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How to Make Sure Your Online Meeting is Secure

Use these tips for safer video conferencing at work

With nearly half of the U.S. population still working from home because of COVID-19, the popularity of videoconferencing as a crucial tool for business has exploded. Web conferencing companies are reporting huge increases in people using the platform, with over 4 million people meeting in a single day on Webex, or up to 300 million meeting participants a day on Zoom.

When any technology sees such tremendous growth, bad actors trying to take advantage of the popularity soon follows. In the case of web meetings, new and untrained users are particularly vulnerable. Probably the most widely reported example of videoconferencing services being attacked is the hijacking of meetings on the popular platform Zoom.

Zoom Bombing is where a complete stranger can actually come into your meeting and wreak havoc. The FBI got involved after multiple reports of conferences being disrupted by pornographic or disturbing images and threatening language were received. Even more damaging for businesses is the threat that strangers could enter a meeting and lurk in the background, listening in on discussions that could contain confidential information. Password vulnerabilities were also discovered, forcing Zoom to scramble to increase security.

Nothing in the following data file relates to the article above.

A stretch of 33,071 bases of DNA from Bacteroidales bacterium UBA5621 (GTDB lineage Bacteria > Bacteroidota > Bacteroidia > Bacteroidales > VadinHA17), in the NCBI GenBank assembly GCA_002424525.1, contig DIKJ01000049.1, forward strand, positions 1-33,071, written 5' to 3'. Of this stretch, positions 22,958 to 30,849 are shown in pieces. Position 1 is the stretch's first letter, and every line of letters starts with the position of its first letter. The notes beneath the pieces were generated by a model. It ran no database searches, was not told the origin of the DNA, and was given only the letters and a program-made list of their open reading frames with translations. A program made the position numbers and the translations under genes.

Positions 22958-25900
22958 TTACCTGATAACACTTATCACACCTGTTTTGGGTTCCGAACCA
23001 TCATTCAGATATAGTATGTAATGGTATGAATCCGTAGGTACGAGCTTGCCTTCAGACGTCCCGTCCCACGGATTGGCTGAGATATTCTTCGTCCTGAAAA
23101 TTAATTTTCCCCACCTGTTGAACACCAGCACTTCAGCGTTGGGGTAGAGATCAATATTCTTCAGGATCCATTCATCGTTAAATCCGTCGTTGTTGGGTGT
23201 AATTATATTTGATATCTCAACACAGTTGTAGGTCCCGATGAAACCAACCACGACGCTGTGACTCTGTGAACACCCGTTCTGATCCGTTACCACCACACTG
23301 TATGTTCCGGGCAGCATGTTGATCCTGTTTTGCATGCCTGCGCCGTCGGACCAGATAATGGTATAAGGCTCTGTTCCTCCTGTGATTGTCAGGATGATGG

Once Zoom platform vulnerabilities started to surface, another nightmare was uncovered. According to the Washington Post, thousands of private recordings of Zoom meetings were discovered on the internet.

Videos viewed by The Washington Post included personally identifiable information of children and adults, deeply intimate conversations and nudity, health records and confidential business information such as financial statements.

Recordings were not hacked on the Zoom platform itself; it is what people did with the videos after recording, including uploading to an unsecure cloud storage account using Zoom’s default naming convention for recordings. I did my own internet check on this, and the user-caused security problem still persists.

Lock among computer code

Having secure online meetings
Since new internet threats appear regularly, no system is 100% secure. Video conferences can, however, be safely held. A combination of using a product with good security settings and training users on configuring these settings is the key.